We all remember the cold Friday night of September 2017 when Washington State upset the no. 5 ranked USC Trojans.
“One of my favorite memories as a Coug,” Defensive lineman Nick Begg said.
The Southern California native is likely not alone amongst his peers; however, weekday conference games, as a whole, do nothing but hold the Cougars back.
WSU’s weekday Pac-12 matchups since 2012 are as follows:
- 2018, WSU @ USC 36-39 (loss)
- 2017, WSU v. USC 30-27 (win)
- 2017, WSU @ Cal 3-37 (loss)
- 2016, WSU @ UW 17-45 (loss)
- 2015, WSU v. UW 10-45 (loss)
- 2014, WSU @ STAN 17-34 (loss)
- 2013, WSU @ ASU 31-52 (loss)
- 2013, WSU v. UW 13-31 (loss)
- 2012, WSU v. UW 31-28 (OT win)
The Leach-era’s 26-29 conference record drops to 2-7 for games played on Thursday or Friday. Even more discouraging, the Cougs are Ofer on five road trips.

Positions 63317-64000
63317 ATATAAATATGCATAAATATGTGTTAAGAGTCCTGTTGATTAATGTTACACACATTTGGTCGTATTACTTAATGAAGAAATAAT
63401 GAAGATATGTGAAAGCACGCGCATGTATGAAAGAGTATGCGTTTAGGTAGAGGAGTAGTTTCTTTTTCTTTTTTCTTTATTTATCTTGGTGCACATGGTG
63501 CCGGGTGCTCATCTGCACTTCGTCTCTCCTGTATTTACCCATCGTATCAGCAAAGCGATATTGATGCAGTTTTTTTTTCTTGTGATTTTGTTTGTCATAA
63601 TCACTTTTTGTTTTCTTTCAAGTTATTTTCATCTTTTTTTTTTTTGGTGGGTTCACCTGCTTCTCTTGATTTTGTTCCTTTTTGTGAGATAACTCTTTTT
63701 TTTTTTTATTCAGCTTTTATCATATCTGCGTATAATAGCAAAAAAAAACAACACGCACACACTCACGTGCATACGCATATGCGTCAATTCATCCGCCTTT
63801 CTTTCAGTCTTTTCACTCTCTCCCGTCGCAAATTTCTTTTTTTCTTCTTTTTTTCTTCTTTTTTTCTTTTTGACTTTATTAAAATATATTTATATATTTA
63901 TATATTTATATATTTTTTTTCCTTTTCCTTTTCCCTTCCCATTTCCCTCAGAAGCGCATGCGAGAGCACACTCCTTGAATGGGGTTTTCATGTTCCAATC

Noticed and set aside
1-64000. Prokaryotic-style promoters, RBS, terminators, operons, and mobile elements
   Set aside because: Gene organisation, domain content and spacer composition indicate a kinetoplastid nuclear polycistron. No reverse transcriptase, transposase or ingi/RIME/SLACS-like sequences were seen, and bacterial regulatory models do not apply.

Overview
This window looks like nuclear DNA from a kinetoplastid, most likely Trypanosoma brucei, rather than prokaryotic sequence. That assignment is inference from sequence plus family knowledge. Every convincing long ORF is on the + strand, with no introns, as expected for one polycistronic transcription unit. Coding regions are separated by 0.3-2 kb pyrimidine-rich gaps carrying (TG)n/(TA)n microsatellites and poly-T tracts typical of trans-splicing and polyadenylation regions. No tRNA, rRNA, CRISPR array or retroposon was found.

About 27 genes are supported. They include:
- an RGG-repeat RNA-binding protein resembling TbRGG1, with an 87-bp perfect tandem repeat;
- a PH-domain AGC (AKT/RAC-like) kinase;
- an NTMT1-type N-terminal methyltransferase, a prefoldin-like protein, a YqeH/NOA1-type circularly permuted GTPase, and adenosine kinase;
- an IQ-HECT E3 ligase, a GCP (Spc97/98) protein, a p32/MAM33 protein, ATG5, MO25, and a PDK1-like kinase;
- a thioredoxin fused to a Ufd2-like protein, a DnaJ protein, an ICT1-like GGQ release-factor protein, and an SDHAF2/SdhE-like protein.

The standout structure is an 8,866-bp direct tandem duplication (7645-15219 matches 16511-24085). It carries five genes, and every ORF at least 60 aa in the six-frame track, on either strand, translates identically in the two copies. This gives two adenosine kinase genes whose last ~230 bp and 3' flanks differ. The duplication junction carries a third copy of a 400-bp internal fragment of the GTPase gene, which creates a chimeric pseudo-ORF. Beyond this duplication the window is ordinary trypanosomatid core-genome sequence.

From just the nine games WSU has played, the home team yields an overwhelming 7-2 advantage. A discussion about the equity of a short week deserves attention as this trend is common amongst the whole conference.
And thus proposes the question: why does the Pac-12 play weekday games in the first place? Money.
Rather than fighting an enthralling SEC bout for viewers, networks can schedule Pac-12 games on different times and days to monopolize an audience and maximize ratings. According to Pac-12 Commissioner Larry Scott when speaking to the Los Angeles Times in 2013, that is exactly what TV partners did when negotiating contracts with the conference.
Washington State Outside Receivers Coach Steve Spurrier Jr. claimed the short week makes little difference. And while the timeline becomes more condensed, he says coaches spend the same amount of time with players when compared to a regular week.
The coaching staff’s position on the matter is no surprise, but the outcome of these matchups has to make you wonder.
Call it superstition, our .02 cents or even an old wives’ tale. But the numbers are clear; weekday games have got to go.